A huge part of that is the walk rate. Hader's weakness, if he has one, is that some of his pitches aren't strikes, which is costly in three-ball counts. But a fair part is he becomes more hittable. He throws a much higher percentage of pitches in the zone, instead of just outside of it or right on the edge of it:

  • 0-2: 36 percent of Hader's pitches are in the zone

  • 1-2: 52 percent

  • 2-2: 59 percent

  • 3-2: 63 percent

Batters make more contact:

  • 0-2: 37 percent whiff/swing rate

  • 1-2: 41

  • 2-2: 50

  • 3-2: 19

And they hit the ball harder:

  • 0-2: 82.5 mph average exit velocity

  • 1-2: 84.0

  • 2-2: 83.6

  • 3-2: 88.5

Starlin Castro started out an underdog -- an average hitter against an extremely good pitcher. Then he became prohibitively disadvantaged. It was almost unreasonable to expect him to do anything good. But through the steady erosion of Hader's edge, he worked himself into slightly more favorable situations until, at 3-2, he finally had the advantage. None of what happened was extraordinary. None of it even really reflects Castro's gifts as a hitter: Fouling off balls on two strikes is a skill, but Castro ranks near the bottom of the league. But what Castro usually does didn't really matter. What Castro actually did was fight for an inch at a time until he'd changed the entire plate appearance. And finally, on 3-2, he got the pitch he could hit.

Pitch 11: In war, then, let your great object be victory, not lengthy campaigns

Pitch 1 (to the next batter): Every battle is won before it's ever fought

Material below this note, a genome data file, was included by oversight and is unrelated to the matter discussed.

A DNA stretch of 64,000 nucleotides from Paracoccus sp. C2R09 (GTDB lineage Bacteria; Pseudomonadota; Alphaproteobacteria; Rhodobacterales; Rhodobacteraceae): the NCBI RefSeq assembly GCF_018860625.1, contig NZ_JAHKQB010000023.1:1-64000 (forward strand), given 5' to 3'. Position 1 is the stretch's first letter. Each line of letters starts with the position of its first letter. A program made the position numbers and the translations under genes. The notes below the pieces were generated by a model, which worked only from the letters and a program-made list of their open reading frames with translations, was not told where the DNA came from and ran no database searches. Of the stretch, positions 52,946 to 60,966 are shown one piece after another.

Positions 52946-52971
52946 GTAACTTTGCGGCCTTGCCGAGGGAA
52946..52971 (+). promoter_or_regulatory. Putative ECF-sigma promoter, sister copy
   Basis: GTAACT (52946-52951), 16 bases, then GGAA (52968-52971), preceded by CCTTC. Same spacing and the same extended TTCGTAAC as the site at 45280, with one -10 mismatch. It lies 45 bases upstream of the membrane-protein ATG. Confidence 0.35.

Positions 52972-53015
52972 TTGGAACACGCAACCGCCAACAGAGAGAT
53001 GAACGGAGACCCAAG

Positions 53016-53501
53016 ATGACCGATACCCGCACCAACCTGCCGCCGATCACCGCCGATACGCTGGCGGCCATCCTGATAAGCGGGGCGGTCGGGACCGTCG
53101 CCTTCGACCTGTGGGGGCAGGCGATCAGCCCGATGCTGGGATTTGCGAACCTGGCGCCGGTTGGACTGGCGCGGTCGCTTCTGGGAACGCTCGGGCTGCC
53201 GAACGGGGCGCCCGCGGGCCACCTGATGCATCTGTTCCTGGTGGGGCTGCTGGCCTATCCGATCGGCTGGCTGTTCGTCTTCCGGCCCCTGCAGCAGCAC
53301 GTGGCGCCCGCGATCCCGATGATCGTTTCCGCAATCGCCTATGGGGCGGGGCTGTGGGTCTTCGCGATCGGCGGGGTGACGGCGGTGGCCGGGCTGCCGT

You'll never be able to prove Castro's at-bat contributed to Brian Anderson's home run on Hader's very next pitch. But as Anderson's home run landed, the camera cut not to Anderson but to Castro, who had stepped out of the dugout and was almost posing. Anderson's home run certainly felt like an extension of Castro's at-bat. On Milwaukee radio, the broadcasters bemoaned Anderson's home run by bringing up the 10th pitch of Castro's at-bat, the fastball that wasn't called a strike. They were tying Anderson's swing to Castro's take.

"He put up a good fight," Hader said afterward. "I tried to switch it up and get him with my inside fastball and then elevated after that. He got the pitch."

The league is filled with incredible athletes who can do incredible things. We talked a lot about Hader this year. We rarely talked about Castro, an average player on a terrible team that nobody cared about or watched unless their favorite team was playing against them or a fan had done something funny. But for a minute that night, Hader did: "These guys are here for a reason, too. He did his job."

All header quotes have been attributed to Sun Tzu. Here's another: "There are not more than five primary colors (blue, yellow, red, white and black), yet in combination they produce more hues than can ever be seen."